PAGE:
Trying SketchUp

SketchUp is great for creating basic structure and bigger aspects of a model, but detailing and creating smaller elements and details like frames can be a little bit tricky and time-consuming. Therefore, while my house is recognizable from the accompanying SketchUp 3D model pictures below, it is very bare-bones. I simplified many of the window frames and the sliding doors. With some elements like the Push/Pull tool, I couldn’t estimate how far I should go or how much area I was covering until I checked the output in the Explore tool. Not to mention, I would accidentally hollow out or delete whole sections of the house.

Another problem was that my house consisted of two colors, white and blue. This created a problem in many areas where I had white on white, so I opted not to include them except for the windows in the back that have thin white frames instead of the blue shutters in the front of the house. To solve this problem, since I couldn’t differentiate between the white of the whole house and the white window frames, I decided to make them blue.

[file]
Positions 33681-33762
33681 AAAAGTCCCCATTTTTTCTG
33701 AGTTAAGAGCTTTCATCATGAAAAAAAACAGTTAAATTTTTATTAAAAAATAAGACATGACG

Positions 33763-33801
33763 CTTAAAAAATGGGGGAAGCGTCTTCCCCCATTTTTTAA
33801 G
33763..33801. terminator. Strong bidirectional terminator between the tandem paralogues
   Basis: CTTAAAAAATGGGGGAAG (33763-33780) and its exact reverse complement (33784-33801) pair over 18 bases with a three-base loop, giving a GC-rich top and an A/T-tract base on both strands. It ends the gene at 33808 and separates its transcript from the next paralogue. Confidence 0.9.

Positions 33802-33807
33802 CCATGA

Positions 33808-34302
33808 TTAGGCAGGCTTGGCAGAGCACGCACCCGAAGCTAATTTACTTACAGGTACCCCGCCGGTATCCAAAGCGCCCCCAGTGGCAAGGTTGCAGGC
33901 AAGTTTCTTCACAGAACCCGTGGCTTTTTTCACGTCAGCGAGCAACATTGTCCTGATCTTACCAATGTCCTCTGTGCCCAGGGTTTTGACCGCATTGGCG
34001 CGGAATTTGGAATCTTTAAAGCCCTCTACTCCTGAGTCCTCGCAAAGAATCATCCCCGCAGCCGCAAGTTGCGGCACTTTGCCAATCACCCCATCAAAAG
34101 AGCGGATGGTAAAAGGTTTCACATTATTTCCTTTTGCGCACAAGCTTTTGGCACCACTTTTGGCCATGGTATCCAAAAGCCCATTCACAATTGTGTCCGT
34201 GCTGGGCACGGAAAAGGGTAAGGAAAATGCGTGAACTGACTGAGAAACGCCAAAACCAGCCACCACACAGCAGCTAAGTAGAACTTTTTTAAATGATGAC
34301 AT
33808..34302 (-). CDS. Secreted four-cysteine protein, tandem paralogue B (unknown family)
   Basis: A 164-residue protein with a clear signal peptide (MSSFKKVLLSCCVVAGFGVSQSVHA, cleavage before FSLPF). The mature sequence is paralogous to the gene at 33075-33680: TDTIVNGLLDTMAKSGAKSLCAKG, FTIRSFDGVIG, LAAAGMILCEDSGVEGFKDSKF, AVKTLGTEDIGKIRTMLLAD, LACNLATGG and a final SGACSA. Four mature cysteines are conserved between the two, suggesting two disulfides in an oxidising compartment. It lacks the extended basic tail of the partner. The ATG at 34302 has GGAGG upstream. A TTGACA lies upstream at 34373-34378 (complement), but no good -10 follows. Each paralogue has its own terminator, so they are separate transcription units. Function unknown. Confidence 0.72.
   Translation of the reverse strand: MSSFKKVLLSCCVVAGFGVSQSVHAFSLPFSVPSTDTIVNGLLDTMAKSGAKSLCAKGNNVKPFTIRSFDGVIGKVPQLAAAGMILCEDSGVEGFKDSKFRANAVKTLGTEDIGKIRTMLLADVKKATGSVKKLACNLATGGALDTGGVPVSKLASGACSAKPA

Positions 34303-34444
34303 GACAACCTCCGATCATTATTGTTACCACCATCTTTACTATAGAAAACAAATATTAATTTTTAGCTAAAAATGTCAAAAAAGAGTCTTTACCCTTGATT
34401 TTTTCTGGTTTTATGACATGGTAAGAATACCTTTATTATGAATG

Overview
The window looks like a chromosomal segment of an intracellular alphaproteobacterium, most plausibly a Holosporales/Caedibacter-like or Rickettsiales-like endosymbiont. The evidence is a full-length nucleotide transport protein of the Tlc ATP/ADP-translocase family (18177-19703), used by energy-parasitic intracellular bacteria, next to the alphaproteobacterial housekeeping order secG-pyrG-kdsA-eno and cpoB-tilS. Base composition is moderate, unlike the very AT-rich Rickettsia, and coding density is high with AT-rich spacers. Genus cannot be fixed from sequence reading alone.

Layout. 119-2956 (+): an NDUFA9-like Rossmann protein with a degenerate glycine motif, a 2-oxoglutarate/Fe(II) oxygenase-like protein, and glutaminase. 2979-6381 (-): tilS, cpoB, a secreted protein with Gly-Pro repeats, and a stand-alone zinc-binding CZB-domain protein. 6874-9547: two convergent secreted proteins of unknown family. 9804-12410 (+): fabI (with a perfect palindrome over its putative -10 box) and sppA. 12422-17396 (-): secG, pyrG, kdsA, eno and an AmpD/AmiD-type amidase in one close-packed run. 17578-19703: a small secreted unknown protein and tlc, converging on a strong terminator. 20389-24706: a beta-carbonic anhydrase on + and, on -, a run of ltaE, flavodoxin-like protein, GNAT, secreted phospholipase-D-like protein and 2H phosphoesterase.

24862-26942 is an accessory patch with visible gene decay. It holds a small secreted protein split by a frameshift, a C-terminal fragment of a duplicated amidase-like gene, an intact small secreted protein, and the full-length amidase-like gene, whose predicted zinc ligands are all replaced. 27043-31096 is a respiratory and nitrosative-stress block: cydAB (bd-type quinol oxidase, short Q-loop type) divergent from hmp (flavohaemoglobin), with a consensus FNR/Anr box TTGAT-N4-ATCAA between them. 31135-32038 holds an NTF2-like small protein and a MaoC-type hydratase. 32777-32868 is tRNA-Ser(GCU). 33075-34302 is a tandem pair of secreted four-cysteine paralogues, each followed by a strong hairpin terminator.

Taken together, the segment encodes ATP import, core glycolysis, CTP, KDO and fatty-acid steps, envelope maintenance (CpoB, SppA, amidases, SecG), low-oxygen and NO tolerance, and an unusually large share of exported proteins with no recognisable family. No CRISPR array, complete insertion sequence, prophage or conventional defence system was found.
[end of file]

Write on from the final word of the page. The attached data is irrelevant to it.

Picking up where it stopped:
All in all, to save time, I focused on making the house recognizable rather than getting invested in creating an actual detailed 3D model of my house. SketchUp is a great starter tool for those interested in 3D modeling. It can be used to help illustrate real and imagined dimensional objects and environments for many purposes, such as historical or creative.

Tip: I found the Offset tool in SketchUp great for helping make a roof that has an overhang and outlining borders


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